Bank of Nova Scotia had $1.709 billion of net income in the first quarter, up 6.5 per cent from a year earlier overall and in line with analyst estimates.
It also announced a higher dividend, which will rise to 64 cents per Scotiabank common share starting April 28, up three per cent.
Scotiabank is the last of Canada’s big banks to report financial results for the three months ended Jan. 31. All of them reported stronger profits compared with the last year’s first quarter.
Scotiabank president and CEO Brian Porter said strong revenue growth — $5.645 billion, up from $5.171 billion — reflected the company’s diversified business.
“We are pleased to report good results to start the year,” Porter said.
The bank’s two largest units — Canadian and international banking — each contributed about $1.8 billion in revenue during the quarter, followed by nearly $1.1 billion from global wealth and insurance.
However, unlike the other major units, Scotiabank’s international banking saw a decline in first quarter net income, which fell 11 per cent from last year to $401 million from $455 million.
Porter said the international banking segment grew assets and deposits, particularly in Latin America and Asia, but its profit margins were thinner.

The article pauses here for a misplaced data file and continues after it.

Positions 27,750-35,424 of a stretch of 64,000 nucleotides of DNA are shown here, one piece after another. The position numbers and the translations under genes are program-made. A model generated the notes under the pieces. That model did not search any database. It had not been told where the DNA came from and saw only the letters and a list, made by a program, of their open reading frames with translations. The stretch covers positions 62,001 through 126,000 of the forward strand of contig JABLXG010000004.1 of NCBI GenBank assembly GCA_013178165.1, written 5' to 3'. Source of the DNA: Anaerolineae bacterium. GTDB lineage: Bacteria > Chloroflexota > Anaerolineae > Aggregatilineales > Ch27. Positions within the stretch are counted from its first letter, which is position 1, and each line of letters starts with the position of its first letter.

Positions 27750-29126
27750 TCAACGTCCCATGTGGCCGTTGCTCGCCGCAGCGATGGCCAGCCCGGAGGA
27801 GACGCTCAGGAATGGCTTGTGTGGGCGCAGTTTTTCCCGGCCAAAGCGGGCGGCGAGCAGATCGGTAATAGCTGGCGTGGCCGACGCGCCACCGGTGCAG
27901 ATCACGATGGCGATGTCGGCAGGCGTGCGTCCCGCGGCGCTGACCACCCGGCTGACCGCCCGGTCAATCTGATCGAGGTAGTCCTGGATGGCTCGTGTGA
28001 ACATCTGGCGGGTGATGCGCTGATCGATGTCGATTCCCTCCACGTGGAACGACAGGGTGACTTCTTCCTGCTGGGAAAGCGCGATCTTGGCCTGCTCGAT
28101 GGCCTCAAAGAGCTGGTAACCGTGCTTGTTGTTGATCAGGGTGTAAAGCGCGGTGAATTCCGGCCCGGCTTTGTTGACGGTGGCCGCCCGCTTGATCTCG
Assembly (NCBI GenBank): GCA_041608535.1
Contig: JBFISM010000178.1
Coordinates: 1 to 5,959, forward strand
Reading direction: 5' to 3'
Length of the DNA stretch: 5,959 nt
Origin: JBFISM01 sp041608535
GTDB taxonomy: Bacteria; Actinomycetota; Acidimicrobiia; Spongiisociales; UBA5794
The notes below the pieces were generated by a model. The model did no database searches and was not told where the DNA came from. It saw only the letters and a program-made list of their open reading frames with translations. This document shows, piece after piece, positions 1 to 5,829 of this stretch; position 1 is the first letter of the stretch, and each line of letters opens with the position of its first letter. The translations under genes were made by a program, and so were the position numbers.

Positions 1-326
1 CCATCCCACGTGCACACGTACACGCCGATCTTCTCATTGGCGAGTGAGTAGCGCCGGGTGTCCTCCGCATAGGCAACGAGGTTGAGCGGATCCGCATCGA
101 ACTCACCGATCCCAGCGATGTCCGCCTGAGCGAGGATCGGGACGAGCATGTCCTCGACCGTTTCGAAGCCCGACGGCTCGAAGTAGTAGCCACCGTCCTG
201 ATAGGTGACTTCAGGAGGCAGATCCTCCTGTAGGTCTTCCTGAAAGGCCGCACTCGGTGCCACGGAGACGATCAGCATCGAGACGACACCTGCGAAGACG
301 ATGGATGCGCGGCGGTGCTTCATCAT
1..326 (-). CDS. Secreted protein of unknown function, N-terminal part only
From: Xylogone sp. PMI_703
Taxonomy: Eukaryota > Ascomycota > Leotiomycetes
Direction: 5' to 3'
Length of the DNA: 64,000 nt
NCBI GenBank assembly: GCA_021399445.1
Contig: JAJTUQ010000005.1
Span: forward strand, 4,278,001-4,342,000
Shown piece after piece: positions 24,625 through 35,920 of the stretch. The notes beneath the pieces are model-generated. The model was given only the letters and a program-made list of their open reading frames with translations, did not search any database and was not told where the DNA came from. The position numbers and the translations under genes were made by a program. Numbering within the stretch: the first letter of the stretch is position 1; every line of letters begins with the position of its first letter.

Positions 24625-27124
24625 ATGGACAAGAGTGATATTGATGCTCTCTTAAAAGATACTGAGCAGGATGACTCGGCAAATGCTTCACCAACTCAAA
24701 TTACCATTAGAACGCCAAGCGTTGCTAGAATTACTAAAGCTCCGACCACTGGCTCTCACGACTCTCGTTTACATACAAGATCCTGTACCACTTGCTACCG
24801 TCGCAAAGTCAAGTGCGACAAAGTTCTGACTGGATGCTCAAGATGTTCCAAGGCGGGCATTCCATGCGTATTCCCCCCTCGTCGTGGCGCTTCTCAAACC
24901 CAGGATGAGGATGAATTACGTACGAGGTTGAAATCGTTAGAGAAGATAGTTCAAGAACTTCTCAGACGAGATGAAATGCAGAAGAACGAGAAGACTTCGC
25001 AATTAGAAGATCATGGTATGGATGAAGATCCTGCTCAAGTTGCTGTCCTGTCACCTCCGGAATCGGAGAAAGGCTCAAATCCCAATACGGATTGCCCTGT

“The margins have now stabilized and improved from last quarter,” Porter said.
“We have deliberately chosen to invest in stable Latin American economies such as Chile, Peru, Colombia, and Mexico. We believe that the likelihood of sustainable, higher growth in these select emerging markets remains strong and our businesses are performing well.”
Canadian banking net income grew 3.6 per cent to $575 million, from $555 million. Global wealth and insurance contributed $327 million, up 4.5 per cent from $313 million, and global banking and markets was little changed at $339 million, up from $337 million.
Scotiabank’s total profit amounted to $1.32 per common share, up from $1.24 per share a year earlier, under standard accounting.
On an adjusted basis, Scotiabank had diluted earnings of $1.34 per share, up from $1.26 per share in the first quarter of fiscal 2013.
Analysts had estimated $1.34 per share of adjusted income and $1.32 per share of net income, according to data from Thomson Reuters.
Scotiabank’s provision for credit losses was $356 million this quarter, up $46 million or nearly 15 per cent from the same period last year, due to higher provisions in Canadian and international banking.
Return on equity was 15.4 per cent compared to 16.8 per cent last year while its Tier 1 capital ratio rose to 9.4 per cent.